Londonstani

Front Cover
HarperCollins Publishers, Oct 1, 2009 - Fiction - 384 pages
6 Reviews

‘Londonstani’, Gautam Malkani's electrifying debut, reveals a Britain that has never before been explored in the novel: a country of young Asians and white boys (desis and goras) trying to work out a place for themselves in the shadow of the divergent cultures of their parents’ generation.

Set close to the Heathrow feed roads of Hounslow, Malkani shows us the lives of a gang of four young men: Hardjit the ring leader, a Sikh, violent, determined his caste stay pure; Ravi, determinedly tactless, a sheep following the herd; Amit, whose brother Arun is struggling to win the approval of his mother for the Hindu girl he has chosen to marry; and Jas who tells us of his journey with these three, desperate to win their approval, desperate too for Samira, a Muslim girl, which in this story can only have bad consequences. Together they cruise the streets in Amit's enhanced Beemer, making a little money changing the electronic fingerprints on stolen mobile phones, a scam that leads them into more dangerous waters.

Funny, crude, disturbing, written in the vibrant language of its protagonists – a mix of slang, Bollywood, texting, Hindu and bastardised gangsta rap – ‘Londonstani’ is about many things: tribalism, aggressive masculinity, integration, cross-cultural chirpsing techniques, the urban scene seeping into the mainstream, bling bling economics, 'complicated family-related shit'. It is one of the most surprising British novels of recent years.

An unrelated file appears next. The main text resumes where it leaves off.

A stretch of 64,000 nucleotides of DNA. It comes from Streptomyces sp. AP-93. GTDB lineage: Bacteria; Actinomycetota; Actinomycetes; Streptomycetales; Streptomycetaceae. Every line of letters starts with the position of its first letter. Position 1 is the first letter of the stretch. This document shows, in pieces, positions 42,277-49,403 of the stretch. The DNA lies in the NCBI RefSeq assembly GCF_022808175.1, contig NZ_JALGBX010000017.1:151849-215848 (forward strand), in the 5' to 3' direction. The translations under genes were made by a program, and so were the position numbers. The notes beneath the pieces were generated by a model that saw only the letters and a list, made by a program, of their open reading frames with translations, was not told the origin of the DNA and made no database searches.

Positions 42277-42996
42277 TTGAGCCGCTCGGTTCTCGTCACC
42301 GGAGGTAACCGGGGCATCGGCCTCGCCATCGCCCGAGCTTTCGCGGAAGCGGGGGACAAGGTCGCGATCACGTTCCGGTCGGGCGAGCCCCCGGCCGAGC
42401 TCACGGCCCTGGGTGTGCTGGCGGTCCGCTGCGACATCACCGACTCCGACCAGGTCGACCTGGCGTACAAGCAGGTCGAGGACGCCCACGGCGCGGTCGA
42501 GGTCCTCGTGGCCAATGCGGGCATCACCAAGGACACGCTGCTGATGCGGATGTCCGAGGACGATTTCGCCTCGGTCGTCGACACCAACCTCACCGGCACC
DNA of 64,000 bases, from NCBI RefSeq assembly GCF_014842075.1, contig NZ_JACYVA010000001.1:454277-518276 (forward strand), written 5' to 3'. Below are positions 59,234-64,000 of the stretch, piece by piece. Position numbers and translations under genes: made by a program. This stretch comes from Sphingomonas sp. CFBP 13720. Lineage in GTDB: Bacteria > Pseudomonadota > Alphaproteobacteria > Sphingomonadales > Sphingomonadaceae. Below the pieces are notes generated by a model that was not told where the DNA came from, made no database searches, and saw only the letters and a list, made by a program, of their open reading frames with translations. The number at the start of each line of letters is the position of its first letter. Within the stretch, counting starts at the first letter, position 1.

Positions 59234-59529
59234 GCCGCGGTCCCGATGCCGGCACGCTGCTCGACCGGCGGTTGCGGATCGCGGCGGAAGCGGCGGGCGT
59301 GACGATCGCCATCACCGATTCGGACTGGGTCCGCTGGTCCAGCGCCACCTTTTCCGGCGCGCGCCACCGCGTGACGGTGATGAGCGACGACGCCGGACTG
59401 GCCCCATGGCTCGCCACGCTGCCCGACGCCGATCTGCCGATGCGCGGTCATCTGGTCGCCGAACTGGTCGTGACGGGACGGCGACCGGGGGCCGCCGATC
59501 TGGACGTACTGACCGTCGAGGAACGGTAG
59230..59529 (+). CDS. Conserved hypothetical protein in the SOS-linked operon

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LibraryThing Review

User Review  - jayne_charles - LibraryThing

Set among the ‘rudeboys’ of London’s Asian community, this might look like a tough read – it’s written entirely in phonetic gangster-speak (notably the word ‘of’ is rendered as ‘a’ throughout) and ... Read full review

LibraryThing Review

User Review  - milti - LibraryThing

An interesting look into London's dark side, sort of on the lines of Martin Amis. But I did not like the ending of the novel. I thought the ending was contrived - the descent into big city mafia type ... Read full review

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About the author (2009)

Gautam Malkani was born in Hounslow. He edits the Financial Times Creative Business Pages. This is his first novel.

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